[PATCH] HTTP/2: copy additional headers in the pushed requests
alessandro at ghedini.me
Thu Feb 8 20:04:57 UTC 2018
On Thu, Feb 08, 2018 at 10:18:54PM +0300, Maxim Dounin wrote:
> On Thu, Feb 08, 2018 at 05:07:49PM +0000, Alessandro Ghedini wrote:
> > On Thu, Feb 08, 2018 at 05:04:58PM +0000, Alessandro Ghedini wrote:
> > > # HG changeset patch
> > > # User Alessandro Ghedini <alessandro at cloudflare.com>
> > > # Date 1518109032 0
> > > # Thu Feb 08 16:57:12 2018 +0000
> > > # Branch push-copy-headers
> > > # Node ID 4f7f42e6d13add2ab0c7a9654472bb74085181d1
> > > # Parent a49af443656f2b65ca5de9d8cad5594f44e18ff7
> > > HTTP/2: copy additional headers in the pushed requests.
> > >
> > > To ensure pushed requests are processed consistently with the original
> > > client request, some headers need to be copied from the original request
> > > into the pushed one.
> > >
> > > The headers currently copied are User-Agent, Accept, Accept-Language and
> > > Accept-Encoding.
> > So, I'm not quite sure if this is the correct way to go about doing this, but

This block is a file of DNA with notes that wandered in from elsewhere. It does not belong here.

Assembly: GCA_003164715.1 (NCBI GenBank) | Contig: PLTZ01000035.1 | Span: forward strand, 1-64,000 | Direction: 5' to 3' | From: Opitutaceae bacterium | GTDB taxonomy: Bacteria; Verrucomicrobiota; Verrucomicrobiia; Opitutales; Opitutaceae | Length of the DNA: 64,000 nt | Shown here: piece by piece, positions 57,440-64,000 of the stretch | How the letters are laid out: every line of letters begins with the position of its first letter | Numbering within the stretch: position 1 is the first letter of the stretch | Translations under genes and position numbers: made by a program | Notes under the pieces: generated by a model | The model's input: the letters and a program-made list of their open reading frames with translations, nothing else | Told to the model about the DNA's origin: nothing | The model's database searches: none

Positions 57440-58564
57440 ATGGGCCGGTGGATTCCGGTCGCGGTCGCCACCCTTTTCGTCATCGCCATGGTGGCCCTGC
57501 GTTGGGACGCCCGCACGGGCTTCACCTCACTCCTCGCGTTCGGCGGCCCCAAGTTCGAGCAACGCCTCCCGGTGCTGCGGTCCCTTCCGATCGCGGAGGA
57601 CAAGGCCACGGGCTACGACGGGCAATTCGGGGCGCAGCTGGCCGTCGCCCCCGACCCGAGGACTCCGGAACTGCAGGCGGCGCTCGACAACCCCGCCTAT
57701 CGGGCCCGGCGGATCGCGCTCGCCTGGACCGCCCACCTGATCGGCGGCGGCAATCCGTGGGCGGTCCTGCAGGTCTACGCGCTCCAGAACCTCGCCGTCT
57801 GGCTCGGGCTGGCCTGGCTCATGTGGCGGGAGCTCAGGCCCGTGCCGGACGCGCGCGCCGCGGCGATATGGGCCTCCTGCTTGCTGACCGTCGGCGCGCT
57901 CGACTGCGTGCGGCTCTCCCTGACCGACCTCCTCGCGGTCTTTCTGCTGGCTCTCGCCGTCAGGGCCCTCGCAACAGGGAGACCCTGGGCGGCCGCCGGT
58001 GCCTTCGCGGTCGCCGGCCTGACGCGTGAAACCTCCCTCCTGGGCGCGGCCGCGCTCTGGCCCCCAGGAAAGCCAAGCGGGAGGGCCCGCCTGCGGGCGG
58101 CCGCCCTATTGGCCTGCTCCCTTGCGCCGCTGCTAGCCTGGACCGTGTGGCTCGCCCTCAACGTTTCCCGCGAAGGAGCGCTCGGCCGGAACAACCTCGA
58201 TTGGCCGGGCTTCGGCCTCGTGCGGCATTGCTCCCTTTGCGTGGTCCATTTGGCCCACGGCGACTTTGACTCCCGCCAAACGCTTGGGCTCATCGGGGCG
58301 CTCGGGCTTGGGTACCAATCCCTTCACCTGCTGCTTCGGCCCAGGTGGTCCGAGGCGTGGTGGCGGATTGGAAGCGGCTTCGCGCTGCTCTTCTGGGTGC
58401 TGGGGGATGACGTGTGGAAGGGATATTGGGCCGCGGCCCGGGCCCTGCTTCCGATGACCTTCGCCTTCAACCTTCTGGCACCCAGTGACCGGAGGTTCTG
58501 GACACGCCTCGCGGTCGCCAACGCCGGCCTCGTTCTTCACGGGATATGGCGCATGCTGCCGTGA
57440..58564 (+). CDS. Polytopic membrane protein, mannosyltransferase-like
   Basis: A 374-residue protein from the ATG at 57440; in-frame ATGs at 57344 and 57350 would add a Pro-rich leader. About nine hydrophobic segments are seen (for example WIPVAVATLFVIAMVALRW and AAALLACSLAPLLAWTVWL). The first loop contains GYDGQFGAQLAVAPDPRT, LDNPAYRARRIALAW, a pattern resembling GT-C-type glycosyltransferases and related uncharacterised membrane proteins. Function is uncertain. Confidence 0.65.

> > I think the issue is real and worth fixing, so I'd be happy to implement this
> > differently if you have alternative ideas.
> Could you please elaborate more on "the issue is real"?
Right, sorry. Essentially the problem is that origins may generate a different
responses dependning on these headers, and a pushed request may be processed
inconsistently from the original request if these headers are different (say,
stupid example, if the client requests a specific language, the main request
may get a response in one language, and the pushed one in another).
Additionally things like compression wouldn't work for pushed requests, which
is not optimal.
There are of course other headers that could influence the origin's response,
but this somewhat minimal list of standard headers seemed like a good start.
FWIW, other server push implementations like Apache's mod_http2, h2o (used
in production by Fastly) and Cloudflare's closed-source implementation, all
behave like this, and have done so for years, without any apparent issue.
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